Though only in its nascent stages, the value of cloud infrastructure to robots is key for both deployment (encompassing development, configuration, and installment) and operation (maintenance, analytics, and control). With the popularization of mobile robotics in a wide range of verticals, it will become necessary to utilize the computing power of cloud infrastructure to store and manage the vast troves of collected data as well as to train more advanced algorithms used to power robot cognition. ABI Research, a global tech market advisory firm, forecasts the robot-related services powered by cloud computing will reach US$157.8 billion in annual revenue by 2030.
“Since 1961, most commercial robots have been wired or tied to external infrastructure for movement. The next generation of robot deployments will be increasingly mobile, tied to cellular and WIFI connectivity, will consume vast troves of data in order to operate autonomously, and will need effective management through real-time measurements for performance, status and operability,” said Rian Whitton, Senior Analyst at ABI Research. Several cloud service providers, including AWS, Microsoft Azure, and Google Cloud, have begun collaborating with robotics developers, while start-ups like InOrbit target cloud-enabled operations for the first major deployment of mobile service robots.
“The journey of the robot industry from one of individual vehicles and units, to fleets and larger systems, is being driven by its wider incorporation into the IoT ecosystem. However, it would be a mistake to suggest robots will simply fit in with devices, individual sensors, and stationary machines as part of the wider IoT ecosystem,” Whitton points out. Robots are increasingly sophisticated systems themselves, with multiple sensors and highly advanced Artificial Intelligence (AI)/Machine Learning (ML) competencies, and are also expected to move around and act within the world, generating huge amounts of data relative to other machines. “To suggest the cloud alone can provide the computing power to operate these machines is naïve, especially during the slow transition to 5G. Onlookers should instead conceive of adaptable edge-cloud systems that focus on quality over quantity when it comes to robotics operation, data processing, and analysis,” Whitton adds.
The cloud robotics opportunity, defined as Robotics-as-a-Service (RaaS) and Software-as-a-Service (SaaS) revenue for robotics operations combined, will grow from US$3.3 billion in 2019 to US$157.8 billion in 2030, accounting for 30% of the robotic industry’s total worth. On its own, this represents a huge opportunity for start-ups, many of which are beginning to expand on their mission to enable developers to accelerate their go-to-market strategy and to help end-users and operators’ access and manage the ever-increasing fleets of robots. This new robotics ecosystem will be dominated by three subcategories of companies, namely robot developers that move up the value chain and become solution providers, third-party IoT and cloud platform providers focused on best-in-class software solutions, and Cloud Service Providers (CSPs) like Microsoft Azure, Amazon Web Services (AWS), and Google Cloud. Those focusing strictly on hardware will lose relative worth and will require partnerships or bold strategies to become solution providers. This can be exemplified by companies like Universal Robots and Fetch Robotics, who have incorporated software and maintenance services into their offering.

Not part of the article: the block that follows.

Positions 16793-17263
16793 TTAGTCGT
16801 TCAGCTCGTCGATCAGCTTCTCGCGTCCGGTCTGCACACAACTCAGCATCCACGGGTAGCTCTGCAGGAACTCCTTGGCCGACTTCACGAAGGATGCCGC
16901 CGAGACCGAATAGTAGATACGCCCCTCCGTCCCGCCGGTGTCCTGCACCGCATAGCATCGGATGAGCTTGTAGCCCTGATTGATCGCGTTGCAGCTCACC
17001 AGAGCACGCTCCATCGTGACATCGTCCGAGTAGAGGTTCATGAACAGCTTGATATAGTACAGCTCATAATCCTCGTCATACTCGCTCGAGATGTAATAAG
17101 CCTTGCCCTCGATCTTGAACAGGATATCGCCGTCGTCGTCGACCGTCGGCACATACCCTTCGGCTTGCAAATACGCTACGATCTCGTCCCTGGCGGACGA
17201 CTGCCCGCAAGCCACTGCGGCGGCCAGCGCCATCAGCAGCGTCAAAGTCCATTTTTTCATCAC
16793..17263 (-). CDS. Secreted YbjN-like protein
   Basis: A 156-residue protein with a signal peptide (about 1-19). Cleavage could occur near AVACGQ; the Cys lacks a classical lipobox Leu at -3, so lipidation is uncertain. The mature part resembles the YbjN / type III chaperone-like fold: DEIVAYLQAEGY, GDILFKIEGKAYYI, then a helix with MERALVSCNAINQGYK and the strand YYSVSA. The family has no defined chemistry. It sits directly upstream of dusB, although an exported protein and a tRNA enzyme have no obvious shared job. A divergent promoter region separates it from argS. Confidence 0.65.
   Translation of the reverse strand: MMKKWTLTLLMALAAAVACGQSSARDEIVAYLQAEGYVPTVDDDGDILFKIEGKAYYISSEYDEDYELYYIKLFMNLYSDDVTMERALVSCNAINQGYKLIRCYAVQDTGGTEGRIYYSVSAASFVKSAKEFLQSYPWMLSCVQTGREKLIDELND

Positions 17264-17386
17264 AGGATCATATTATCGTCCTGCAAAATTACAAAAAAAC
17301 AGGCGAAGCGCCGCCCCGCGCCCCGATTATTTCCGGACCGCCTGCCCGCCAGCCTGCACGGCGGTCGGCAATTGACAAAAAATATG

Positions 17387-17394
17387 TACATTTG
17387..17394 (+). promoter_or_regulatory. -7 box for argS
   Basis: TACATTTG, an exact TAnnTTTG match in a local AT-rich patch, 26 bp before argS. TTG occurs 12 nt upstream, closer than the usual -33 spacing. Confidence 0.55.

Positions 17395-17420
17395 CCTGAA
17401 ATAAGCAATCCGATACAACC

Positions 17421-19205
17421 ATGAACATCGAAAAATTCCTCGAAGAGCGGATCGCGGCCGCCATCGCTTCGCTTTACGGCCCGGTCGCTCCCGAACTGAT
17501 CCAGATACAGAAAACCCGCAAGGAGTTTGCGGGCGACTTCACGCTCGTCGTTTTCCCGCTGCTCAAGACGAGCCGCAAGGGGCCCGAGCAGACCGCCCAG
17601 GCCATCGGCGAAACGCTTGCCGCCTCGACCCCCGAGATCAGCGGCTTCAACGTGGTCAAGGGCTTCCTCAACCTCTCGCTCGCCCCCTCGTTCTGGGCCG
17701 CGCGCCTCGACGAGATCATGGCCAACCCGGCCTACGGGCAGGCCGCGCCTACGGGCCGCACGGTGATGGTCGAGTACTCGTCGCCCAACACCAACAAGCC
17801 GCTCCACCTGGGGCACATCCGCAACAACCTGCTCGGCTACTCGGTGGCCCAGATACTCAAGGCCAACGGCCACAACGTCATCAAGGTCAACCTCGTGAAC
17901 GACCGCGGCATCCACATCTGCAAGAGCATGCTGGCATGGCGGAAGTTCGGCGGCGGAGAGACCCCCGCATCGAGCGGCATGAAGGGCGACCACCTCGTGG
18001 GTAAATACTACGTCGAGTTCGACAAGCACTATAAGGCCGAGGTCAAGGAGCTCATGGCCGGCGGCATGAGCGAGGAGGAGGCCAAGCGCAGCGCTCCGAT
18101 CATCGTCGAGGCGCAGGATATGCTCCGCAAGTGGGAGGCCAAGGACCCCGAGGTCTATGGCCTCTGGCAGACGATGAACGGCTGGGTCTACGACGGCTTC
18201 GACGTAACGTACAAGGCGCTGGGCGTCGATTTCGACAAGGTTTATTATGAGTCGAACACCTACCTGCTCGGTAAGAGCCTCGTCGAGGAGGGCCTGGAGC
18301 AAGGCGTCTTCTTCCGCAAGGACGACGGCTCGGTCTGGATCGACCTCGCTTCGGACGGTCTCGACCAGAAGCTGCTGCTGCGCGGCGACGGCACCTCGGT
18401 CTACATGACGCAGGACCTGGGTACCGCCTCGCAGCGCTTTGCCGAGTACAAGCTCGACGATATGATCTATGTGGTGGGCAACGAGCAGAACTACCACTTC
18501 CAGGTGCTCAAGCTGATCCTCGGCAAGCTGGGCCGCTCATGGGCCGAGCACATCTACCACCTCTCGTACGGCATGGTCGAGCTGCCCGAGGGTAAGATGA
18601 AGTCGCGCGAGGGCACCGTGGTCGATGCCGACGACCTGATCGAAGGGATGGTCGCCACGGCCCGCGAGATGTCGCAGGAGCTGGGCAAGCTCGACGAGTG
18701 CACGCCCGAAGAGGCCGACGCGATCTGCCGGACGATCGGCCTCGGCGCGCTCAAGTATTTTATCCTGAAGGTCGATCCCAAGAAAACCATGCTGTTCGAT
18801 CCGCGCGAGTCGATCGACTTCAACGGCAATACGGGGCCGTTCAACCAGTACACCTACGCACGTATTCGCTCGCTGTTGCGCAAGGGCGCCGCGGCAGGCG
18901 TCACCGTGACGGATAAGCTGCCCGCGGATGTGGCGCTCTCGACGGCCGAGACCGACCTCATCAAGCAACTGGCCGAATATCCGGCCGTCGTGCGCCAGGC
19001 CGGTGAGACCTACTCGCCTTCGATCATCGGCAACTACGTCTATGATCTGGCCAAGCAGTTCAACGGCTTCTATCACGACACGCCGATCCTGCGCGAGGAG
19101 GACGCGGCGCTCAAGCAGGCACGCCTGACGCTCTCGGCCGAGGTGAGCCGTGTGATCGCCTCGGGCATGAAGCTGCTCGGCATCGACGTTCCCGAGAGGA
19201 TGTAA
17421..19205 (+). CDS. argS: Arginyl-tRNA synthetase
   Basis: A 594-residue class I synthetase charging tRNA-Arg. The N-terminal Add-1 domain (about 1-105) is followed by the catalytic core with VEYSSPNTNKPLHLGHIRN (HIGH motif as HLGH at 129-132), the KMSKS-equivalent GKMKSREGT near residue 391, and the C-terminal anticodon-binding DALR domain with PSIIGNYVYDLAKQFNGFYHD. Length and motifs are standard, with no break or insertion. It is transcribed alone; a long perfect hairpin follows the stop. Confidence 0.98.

“The market is incredibly nascent at present. ABI Research expects consolidation with the most successful robot solution providers and the CSPs expanding their relative influence on the market to take place within the next decade,” says Whitton. The cloud robotics technology is split between vertical innovations, such as developing superior navigation systems, which increase the possibility of what robots can do, and horizontal innovations that expand access and scalability. “Cloud computing represents the most important horizontal innovation for the robotics industry, to date, and will further enable vertical innovations like swarm-based intelligence, autonomous mobility and advanced manipulation to be deployed at scale,” Whitton concludes.
These findings are from ABI Research’s Commercial and Industrial Robotics application analysis report. This report is part of the company’s Industrial, Collaborative & Commercial Robotics research service, which includes research, data, and ABI Insights. Based on extensive primary interviews, Application Analysis reports present in-depth analysis on key market trends and factors for a specific technology.